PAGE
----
Did the article say if it was adult stemm cells or embryonic stem cells were used. It seems to me it doesn't need to be a political issue. Use adult stem cells. They've shown much promise in humans. They used embyronic. Why? Because they're much more usable than adult stem cells. Get over it.

Actually (5, Interesting)

Shivetya (243324) | about 8 years ago | (#15581503)

getting the government out of the way has opened more doors.

many don't realize the numbers of restrictions and amounts of red tape that come with government funding. So while the motive for limiting federal participation in stem cells may be political/religous/etc in basis it does also follow the theme of letting private industry take the risks and reap the rewards.

making people well is big business but along with that comes great cost and time. Innovations come from those who are not bound by restrictions and having the government looking over one's shoulder.

look at it this way, with private entities doing the work, competeing with each other, we will may end up with different cures for the same problems allowing a broader range of people to benefit. we also have multiple avenues to not being impacted in the future by the government agencies as the work was performed in the free market.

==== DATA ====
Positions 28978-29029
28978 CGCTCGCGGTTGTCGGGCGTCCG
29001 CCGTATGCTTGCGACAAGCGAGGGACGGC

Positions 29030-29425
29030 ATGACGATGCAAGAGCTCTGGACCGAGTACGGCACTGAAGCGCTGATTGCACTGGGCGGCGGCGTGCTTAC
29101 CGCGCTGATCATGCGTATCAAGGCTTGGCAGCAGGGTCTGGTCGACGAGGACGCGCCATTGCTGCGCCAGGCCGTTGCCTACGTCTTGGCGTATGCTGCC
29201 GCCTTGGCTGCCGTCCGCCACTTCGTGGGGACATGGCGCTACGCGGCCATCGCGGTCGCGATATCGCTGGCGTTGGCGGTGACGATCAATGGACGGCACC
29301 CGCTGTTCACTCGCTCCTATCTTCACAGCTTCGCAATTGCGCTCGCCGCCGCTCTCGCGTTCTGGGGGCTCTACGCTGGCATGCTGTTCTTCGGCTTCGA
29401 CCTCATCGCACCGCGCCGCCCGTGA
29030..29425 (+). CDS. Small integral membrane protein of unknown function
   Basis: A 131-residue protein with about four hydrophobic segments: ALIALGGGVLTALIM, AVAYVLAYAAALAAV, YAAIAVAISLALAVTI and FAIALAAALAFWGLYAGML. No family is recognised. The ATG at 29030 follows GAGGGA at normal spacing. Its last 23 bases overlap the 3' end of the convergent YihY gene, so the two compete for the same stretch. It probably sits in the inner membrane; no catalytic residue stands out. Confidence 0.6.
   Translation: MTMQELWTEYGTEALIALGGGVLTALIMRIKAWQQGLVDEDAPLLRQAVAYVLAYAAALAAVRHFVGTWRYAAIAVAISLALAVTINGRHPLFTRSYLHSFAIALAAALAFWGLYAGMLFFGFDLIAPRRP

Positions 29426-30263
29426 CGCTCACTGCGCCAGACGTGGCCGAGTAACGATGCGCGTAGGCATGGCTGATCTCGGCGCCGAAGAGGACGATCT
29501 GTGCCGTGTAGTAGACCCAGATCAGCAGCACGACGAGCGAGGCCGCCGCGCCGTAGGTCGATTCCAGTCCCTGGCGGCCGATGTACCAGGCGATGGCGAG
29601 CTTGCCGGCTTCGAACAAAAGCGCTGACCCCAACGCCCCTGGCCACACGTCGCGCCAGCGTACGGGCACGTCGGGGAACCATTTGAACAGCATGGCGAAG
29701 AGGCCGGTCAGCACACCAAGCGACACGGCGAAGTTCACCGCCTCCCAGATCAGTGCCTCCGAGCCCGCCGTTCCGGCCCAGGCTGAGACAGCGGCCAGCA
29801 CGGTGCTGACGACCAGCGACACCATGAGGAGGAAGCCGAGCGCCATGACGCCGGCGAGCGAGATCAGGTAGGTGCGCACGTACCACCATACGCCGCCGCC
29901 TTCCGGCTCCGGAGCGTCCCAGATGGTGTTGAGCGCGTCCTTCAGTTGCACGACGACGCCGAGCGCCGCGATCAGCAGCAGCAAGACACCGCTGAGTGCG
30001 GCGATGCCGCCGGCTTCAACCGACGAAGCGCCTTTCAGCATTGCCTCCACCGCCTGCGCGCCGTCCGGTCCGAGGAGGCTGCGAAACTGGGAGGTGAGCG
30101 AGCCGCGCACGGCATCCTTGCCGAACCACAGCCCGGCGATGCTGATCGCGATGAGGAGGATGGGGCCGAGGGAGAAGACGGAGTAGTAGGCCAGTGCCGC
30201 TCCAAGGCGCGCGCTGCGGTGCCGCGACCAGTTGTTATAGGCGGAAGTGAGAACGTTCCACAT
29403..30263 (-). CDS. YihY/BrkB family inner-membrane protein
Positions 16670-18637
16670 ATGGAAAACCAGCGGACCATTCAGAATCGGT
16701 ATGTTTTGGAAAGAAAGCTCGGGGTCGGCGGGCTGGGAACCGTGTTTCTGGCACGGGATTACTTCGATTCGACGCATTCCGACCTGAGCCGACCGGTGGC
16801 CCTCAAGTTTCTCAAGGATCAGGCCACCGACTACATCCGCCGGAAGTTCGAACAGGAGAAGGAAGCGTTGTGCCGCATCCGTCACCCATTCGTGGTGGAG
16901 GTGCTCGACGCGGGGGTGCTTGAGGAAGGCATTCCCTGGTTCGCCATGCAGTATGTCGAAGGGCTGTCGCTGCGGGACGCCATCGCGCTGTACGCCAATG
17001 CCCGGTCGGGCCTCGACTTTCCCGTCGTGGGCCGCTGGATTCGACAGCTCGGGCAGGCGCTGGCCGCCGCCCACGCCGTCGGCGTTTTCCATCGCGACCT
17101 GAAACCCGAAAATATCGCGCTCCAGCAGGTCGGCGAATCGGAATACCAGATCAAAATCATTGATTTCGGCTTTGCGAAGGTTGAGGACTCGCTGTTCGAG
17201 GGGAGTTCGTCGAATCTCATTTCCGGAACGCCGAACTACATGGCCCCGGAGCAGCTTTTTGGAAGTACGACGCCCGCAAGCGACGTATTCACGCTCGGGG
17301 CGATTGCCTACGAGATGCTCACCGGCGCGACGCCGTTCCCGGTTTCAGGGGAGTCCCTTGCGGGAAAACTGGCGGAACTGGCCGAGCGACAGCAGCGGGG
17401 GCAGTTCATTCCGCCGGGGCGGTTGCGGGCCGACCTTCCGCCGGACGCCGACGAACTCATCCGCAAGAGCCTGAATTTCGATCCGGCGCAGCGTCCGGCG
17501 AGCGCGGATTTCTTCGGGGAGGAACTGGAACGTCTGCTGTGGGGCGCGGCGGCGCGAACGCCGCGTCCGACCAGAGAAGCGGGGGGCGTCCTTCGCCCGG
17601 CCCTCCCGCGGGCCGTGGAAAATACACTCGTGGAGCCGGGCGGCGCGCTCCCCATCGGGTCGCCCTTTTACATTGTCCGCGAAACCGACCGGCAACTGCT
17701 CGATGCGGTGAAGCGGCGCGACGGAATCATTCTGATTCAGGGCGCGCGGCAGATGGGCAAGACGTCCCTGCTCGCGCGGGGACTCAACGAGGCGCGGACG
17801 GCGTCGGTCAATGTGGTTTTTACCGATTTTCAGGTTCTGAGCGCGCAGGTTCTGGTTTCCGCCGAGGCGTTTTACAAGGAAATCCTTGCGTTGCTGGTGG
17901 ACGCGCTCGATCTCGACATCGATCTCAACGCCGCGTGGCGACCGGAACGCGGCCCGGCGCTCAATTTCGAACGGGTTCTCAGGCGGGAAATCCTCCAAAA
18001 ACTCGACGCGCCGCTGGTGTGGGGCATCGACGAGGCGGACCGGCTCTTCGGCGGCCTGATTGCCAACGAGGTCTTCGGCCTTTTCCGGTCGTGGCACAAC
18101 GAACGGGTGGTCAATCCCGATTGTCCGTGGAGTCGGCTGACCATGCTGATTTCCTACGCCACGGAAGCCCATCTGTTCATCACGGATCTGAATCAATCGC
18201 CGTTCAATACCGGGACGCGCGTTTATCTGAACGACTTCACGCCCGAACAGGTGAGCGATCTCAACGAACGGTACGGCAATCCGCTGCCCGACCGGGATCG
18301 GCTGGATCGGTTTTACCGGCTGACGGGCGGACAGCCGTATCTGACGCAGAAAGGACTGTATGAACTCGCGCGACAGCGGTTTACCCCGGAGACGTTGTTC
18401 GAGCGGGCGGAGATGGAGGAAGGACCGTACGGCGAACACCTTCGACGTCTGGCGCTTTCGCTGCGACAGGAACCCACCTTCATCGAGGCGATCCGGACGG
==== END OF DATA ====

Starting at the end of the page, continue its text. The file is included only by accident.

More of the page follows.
Re:This is what we're talking about (1)

Das Modell (969371) | about 8 years ago | (#15581607)

I think it's about time we subject political considerations to science.

Re:This is what we're talking about (0)

Anonymous Coward | about 8 years ago | (#15581630)

Interesting. Let's apply the scientific method. I will make the hypothesis that "Politicians are full of shit" and look for supporting and contradicting evidence to support this hypothesis. Let's see..*buffer overflow*

Re:This is what we're talking about (1)

E++99 (880734) | about 8 years ago | (#15581839)

I think it's about time we subject political considerations to science.
If we did that, Al Gore would explode.

Re:This is what we're talking about (5, Insightful)

CRCulver (715279) | about 8 years ago | (#15581633)

Unfortunately, the actual scientific possibilities were overshadowed by a bunch of political bullshit.